Testosterone is not significantly associated with bone mineral density or fracture risk. Estrone, however, may have a role in bone health and fracture prevention in postmenopausal women.
Estradiol and testosterone have been associated with bone mineral density (BMD) in postmenopausal women. Testosterone effects may be independent of estrogen or may enhance estrogen effects on bone. After menopause, estrone is more abundant than estradiol, but is considered to be less potent. The role of endogenous estrone in bone health is unclear.
At ENDO 2015, Andrea D. Corviello, MD, MSc, assistant professor of medicine, Boston University Medical Center, (standing in for her colleague Gianluca Toraldo, MD, PhD) presented results from a study that examined the associations between endogenous sex hormones testosterone, estradiol, and estrone in women not using hormone replacement therapy and BMD and incident fracture risk.
BMD and fracture risk were evaluated in 829 post-menopausal women in the Framingham Heart Study Offspring cohort. The women were predominantly Caucasian (98%); a carryover from the population demographics when the Framingham Heart Study was initiated in 1948.
BMD was determined by dual-energy x-ray absorptiometry (DXA) in the hip and lumbar spine in all women and by quantitative CT scan (QCT) of the third lumbar vertebra (L3) in a subset of 304 women (total volumetric BMD, volumetric trabecular BMD, cross-sectional area).
Testosterone, estradiol and estrone were measured by liquid chromatography-tandem mass spectrometry (LC-MS/MS). Sex hormone binding globulin (SHBG) was measured by an immunofluorometric assay. Free testosterone (FT), free estradiol (FE2) and free estrone (FE1) were calculated using the law of mass action. Hormone values were log transformed prior to analysis to approximate the normal distribution.
Corviello said that associations between hormones and BMD by DXA and QCT were examined using linear regression analysis. Hormones were categorized by quartile and association with fracture risk by hormone quartile was examined by logistic regression analysis. Analyses were adjusted for age, BMI, physical activity, current smoking, alcohol use and the FHS (NHLBI Family Heart Study) physical activity index. Incident fracture risk was also assessed by logistic regression in the 556 post-menopausal women without prevalent fracture at baseline. The alpha level was 0.05. Mean (SD) age was 65(8) years and 63(8) years in the subset of women with access to QCT.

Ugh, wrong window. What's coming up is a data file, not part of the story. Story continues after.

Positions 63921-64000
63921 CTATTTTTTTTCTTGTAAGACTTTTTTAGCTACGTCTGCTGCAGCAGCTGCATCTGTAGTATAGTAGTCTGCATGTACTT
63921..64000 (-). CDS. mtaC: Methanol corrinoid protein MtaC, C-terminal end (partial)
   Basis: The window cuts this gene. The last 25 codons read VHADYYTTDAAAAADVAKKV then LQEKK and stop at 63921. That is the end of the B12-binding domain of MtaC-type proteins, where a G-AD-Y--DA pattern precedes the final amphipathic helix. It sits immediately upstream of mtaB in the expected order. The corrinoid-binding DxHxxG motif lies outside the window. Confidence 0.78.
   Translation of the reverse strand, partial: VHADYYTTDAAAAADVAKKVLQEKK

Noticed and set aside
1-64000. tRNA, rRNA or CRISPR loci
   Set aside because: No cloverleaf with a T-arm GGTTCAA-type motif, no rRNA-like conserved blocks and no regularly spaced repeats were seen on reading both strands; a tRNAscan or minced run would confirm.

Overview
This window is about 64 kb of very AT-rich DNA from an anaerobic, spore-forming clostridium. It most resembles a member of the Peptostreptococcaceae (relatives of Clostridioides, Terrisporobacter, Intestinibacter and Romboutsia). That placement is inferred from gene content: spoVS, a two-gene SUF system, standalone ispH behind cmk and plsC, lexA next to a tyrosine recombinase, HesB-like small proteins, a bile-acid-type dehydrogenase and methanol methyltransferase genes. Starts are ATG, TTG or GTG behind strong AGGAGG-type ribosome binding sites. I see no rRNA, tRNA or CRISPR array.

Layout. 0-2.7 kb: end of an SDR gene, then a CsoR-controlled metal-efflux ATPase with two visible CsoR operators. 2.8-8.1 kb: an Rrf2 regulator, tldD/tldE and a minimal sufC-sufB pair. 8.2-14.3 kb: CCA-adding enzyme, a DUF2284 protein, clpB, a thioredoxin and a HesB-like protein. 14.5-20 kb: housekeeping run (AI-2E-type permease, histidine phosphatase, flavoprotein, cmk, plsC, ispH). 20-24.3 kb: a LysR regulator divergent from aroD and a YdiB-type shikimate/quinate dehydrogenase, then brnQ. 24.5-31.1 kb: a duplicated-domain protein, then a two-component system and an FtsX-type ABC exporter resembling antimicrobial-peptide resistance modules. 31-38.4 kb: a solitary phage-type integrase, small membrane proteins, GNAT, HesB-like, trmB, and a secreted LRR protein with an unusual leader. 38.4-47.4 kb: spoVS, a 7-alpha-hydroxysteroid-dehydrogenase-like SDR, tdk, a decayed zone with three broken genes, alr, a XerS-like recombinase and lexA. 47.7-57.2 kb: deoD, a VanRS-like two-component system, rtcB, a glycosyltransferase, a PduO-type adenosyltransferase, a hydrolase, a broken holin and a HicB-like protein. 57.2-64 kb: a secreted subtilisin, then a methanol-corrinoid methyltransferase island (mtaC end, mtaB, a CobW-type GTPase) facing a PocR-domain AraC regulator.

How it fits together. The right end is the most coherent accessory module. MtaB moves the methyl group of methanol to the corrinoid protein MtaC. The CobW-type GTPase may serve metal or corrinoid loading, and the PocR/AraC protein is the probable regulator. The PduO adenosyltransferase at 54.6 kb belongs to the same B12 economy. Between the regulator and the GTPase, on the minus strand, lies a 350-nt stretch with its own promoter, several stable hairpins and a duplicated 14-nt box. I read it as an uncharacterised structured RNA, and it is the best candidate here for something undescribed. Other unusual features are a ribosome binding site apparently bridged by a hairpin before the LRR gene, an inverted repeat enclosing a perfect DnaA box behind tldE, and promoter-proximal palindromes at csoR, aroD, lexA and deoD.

BMD by DXA: In fully-adjusted models only logFE1 was associated with BMD of the hip (β=0.0019, 95%CI 0.0003-0.0034, p=0.02) and spine (β=0.003, 95%CI 0.0006-0.0054, p=0.001).
BMD by QCT (L3): In fully-adjusted models, only logFE1 (β=0.0008 g/cm3, 95%CI 0.0001-0.0014) was positively associated with total volumetric BMD but no hormones were significantly associated with trabecular BMD or cross-sectional area by QCT.
Fracture Risk: One third of women (273/829, 33%) had a fracture at baseline. In adjusted models, lower estradiol (Q1 vs. Q4 OR 3.0, 95%CI 1.4, 6.7) and FE2 (Q1 vs. Q4 OR 2.5, 95%CI 1.1, 5.6) were associated with prevalent fracture but estrone, FE1, TT, and FT were not associated with fracture. Of the 556 women who did not have a fracture at baseline, 81 (15%) had an incident fracture over 12 years of follow up. Only lower FE1 was associated with incident fracture risk (FE1 Q1 vs. Q4 OR 12.6, 95%CI 1.8, 86.6).
Corviello said that she and her colleagues concluded that testosterone was not significantly associated with BMD or fracture risk. Estrone, the predominant estrogen in post-menopausal women, may have a role in bone health and fracture prevention in older women. As a weaker estrogen than estradiol, estrone treatment may have a role in treatment of osteoporosis with less risk of tissue exposure in the breast seen with more potent estrogen formulations.
However, a questioner pointed out that while estrone was weaker, with correspondingly lower side effects, than estradiol it was present at levels around three times higher than estradiol so there might still be adverse tissue effects.
Another questioner suggested that there might have been over adjustment for BMI since, in the older women, estrone coming from fat tissue might have contributed to weight gain. Corviello conceded this point and said they could look at a stepwise regression analysis to evaluate this possibility.
Another member of the audience queried the precision and accuracy of the estradiol assay in the lower range. Corviello said the assay was done by mass spectrometry but agreed that the lowest concentrations measured were approaching the limits of the procedure.